Lethal trap trees and semiochemical repellents as area host protection strategies for spruce beetle (Coleoptera: Curculionidae, Scolytinae) in UtahAuthor(s): Matt Hansen; A. Steven Munson; Darren C. Blackford; David Wakarchuk; Scott Baggett
Source: Journal of Economic Entomology. 109(5): 2137–2144.
Publication Series: Scientific Journal (JRNL)
Station: Rocky Mountain Research Station
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We tested lethal trap trees and repellent semiochemicals as area treatments to protect host trees from spruce beetle (Dendroctonus rufipennis Kirby) attacks. Lethal trap tree treatments ("spray treatment") combined a spruce beetle bait with carbaryl treatment of the baited spruce. Repellent treatments ("spray-repellent”) combined a baited lethal trap tree within a 16-m grid of MCH (3-methylcyclohex-2-en-1-one) and two novel spruce beetle repellents. After beetle flight, we surveyed all trees within 50 m of plot center, stratified by 10-m radius subplots, and compared attack rates to those from baited and unbaited control plots. Compared to the baited controls, spruce in the spray treatment had significantly reduced likelihood of a more severe attack classification (e.g., mass-attacked over strip-attacked or unsuccessful-attacked over unattacked). Because spruce in the spray treatment also had significantly heightened probability of more severe attack classification than those in the unbaited controls, however, we do not recommend lethal trap trees as a stand-alone beetle suppression strategy for epidemic beetle populations. Spruce in the spray-repellent treatment were slightly more likely to be classified as more severely attacked within 30 m of plot center compared to unbaited controls but, overall, had reduced probabilities of beetle attack over the entire 50-m radius plots. The semiochemical repellents deployed in this study were effective at reducing attacks on spruce within treated plots despite the presence of a centrally located spruce beetle bait. Further testing will be required to clarify operational protocols such as dose, elution rate, and release device spacing.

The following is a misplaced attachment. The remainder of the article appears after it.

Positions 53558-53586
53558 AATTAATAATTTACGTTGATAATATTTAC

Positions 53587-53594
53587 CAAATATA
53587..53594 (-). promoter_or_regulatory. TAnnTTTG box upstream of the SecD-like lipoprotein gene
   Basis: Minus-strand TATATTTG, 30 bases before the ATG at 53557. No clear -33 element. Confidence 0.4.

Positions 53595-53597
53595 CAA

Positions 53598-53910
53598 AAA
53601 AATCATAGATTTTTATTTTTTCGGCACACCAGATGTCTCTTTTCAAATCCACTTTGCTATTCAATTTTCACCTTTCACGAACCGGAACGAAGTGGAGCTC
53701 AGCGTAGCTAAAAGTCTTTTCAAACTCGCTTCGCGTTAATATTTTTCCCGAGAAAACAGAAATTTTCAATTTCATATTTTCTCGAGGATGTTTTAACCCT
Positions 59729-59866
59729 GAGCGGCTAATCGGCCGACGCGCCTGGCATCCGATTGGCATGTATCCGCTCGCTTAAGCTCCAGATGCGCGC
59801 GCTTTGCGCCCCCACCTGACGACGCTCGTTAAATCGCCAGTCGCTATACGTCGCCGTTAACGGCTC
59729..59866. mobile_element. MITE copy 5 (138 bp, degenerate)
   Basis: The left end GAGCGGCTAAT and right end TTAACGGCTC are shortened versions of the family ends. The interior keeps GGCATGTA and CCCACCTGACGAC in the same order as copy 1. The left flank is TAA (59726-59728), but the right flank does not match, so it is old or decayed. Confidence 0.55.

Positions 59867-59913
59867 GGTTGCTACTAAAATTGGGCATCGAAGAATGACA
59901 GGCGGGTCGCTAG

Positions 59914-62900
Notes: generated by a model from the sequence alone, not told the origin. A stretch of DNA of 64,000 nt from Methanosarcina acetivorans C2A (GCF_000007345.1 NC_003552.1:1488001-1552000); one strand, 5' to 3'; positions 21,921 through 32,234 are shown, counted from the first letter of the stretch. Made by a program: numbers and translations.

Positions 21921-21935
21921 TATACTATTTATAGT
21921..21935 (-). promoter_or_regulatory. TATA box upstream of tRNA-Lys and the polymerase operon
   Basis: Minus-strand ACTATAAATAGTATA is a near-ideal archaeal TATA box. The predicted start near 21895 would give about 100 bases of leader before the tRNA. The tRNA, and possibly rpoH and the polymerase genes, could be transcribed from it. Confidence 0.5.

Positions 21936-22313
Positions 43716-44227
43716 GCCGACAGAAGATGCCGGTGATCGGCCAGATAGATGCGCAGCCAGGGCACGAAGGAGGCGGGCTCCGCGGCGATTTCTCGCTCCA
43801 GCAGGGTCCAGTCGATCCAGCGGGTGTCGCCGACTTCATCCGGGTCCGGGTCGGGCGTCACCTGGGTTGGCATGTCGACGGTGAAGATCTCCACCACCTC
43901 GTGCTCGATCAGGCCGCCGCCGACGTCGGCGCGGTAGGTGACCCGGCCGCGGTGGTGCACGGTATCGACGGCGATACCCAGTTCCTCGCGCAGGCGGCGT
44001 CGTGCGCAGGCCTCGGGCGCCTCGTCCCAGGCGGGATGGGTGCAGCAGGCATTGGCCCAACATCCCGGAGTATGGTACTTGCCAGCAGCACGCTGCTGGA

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CitationHansen, E. Matthew; Munson, A. Steven; Blackford, Darren C.; Wakarchuk, David; Baggett, L. Scott. 2016. Lethal trap trees and semiochemical repellents as area host protection strategies for spruce beetle (Coleoptera: Curculionidae, Scolytinae) in Utah. Journal of Economic Entomology. 109(5): 2137–2144.
Keywordspheromone, bark beetle management, Dendroctonus rufipennis, carbaryl, MCH
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